Job Advice from Dan Schawbel
We’re big fans of Dan Schawbel, a leading personal branding expert for Gen-Y. He is the author of “Me 2.0: Build a Powerful Brand to Achieve Career Success (Kaplan, April 2009)” and has a lot of great advice for teenagers looking for summer and after-school jobs. Dan was generous enough to talk with us about some of his first job experiences and offer some great advice for myfirstpaycheck.com’s users. Our conversation is below
MFP: What was your first job as a teenager?
Dan: My first job as a teenager was as a caterer for my temple.
MFP: How did you find that first job?
Dan: My father helped me find this job after networking at the temple. He introduced me to the catering company and I helped out every Friday night for a few years.
MFP: What are some important things to remember when looking for/selecting a job?
Dan: You want to have a plan before you start applying to random jobs, especially right now, with a poor economy and a lot of pressure from the people around you. I would recommend that you list the top 3-5 companies you want to work for instead of applying to thousands of job listings. Also, you must recognize that job searching has changed a lot in the past five years. It used to be impossible to reach hiring managers, which forced us all to apply for jobs through corporate websites and job boards, such as Monster.com, erecruiting.com and careerbuilder.com. Now, with the metaphoric rise of web 2.0, we can have just as much as a presence as any company, product or person, which means that we can reach just about anyone with a few clicks of a mouse. This is a major evolution in how we network and find jobs. The same basic rules of job hunting apply, such as having a great resume, a targeted cover letter and strong interview (communication) skills. Now, you need even more because you’ll be Googled before and after you’re interviewed and you have the ability to establish profiles online, such as LinkedIn, where hiring managers are searching for people just like you.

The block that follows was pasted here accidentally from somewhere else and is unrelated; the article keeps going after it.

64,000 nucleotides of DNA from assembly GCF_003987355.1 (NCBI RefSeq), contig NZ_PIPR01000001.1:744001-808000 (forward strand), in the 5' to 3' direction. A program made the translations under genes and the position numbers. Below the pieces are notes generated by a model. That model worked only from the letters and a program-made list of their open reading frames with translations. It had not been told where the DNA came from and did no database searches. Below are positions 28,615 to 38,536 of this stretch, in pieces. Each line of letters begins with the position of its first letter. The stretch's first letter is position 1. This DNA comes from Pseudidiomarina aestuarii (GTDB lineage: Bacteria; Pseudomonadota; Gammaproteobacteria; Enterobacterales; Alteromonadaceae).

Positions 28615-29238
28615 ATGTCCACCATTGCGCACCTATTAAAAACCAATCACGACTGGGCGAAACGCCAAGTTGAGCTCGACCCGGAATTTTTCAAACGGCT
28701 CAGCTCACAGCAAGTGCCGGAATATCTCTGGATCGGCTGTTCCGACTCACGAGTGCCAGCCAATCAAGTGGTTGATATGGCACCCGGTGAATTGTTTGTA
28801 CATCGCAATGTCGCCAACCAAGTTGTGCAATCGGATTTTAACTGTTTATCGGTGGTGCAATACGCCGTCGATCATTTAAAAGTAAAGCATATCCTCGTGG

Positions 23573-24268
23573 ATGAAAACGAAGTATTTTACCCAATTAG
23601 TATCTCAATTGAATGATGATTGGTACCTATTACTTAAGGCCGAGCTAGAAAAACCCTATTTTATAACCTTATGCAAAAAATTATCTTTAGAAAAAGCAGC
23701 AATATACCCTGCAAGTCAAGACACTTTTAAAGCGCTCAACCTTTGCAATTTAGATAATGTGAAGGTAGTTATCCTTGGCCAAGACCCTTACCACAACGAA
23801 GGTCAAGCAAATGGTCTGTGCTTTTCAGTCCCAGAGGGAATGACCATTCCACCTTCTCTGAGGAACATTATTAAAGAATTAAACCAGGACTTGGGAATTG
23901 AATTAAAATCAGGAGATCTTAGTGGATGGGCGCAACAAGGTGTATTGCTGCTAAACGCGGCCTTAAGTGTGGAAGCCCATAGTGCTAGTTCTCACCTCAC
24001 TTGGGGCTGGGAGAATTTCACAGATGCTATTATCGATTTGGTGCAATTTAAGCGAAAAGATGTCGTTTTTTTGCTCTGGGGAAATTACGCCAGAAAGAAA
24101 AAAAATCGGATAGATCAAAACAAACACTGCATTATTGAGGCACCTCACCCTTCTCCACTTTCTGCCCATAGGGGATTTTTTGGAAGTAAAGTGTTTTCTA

MFP: What are some important things to know for the interview, etc.:
Dan: An interview is incredibly important and these days, a single interview isn’t enough to secure a job. Sometimes employers can make you go on three or four for a particular position. What does remain the same is how you tackle the interview. You need to do your homework before you sit down at that interview table, such that you know everything about the company and the people you’ll be sitting with beforehand. Also, you’ll want to dress with a suit and have good posture. It really helps to actually want to work at the company because you’ll come off more natural and enthusiastic.
MFP: How has that job helped you as you grow older?
Dan: My first job helped me with my interpersonal skills. I had to setup, waiter and cleanup after a hundred people every week. Anyone who is in the service industry would understand how challenging it can be, especially when taking orders from people you don’t know. It helped me a lot in the business field, as well as in business because I learned how to tolerate people and how to make money.
MFP: What piece of advice would you offer somebody looking for a job?
Dan: You should become a content producer now, instead of just searching for a job. This means that you should start a blog or a podcast series, where you can create content around your expertise and publish it for the world to see. The end result is recruiters finding you and either hiring you or dismissing your content completely. This is highly beneficial to you because you (and the recruiter) doesn’t waste time in the process, and the position you will receive will be right up your alley.
Dan Schawbel is the leading personal branding expert for Gen-Y. He is the author of “Me 2.0: Build a Powerful Brand to Achieve Career Success (Kaplan, April 2009).” With over 150,000 results for his name in Google, Fast Company calls Dan a “personal branding force of nature.” He is the founder of the award winning Personal Branding Blog®, publisher of Personal Branding Magazine®, head judge for the Personal Brand Awards® and director of Personal Branding TV®.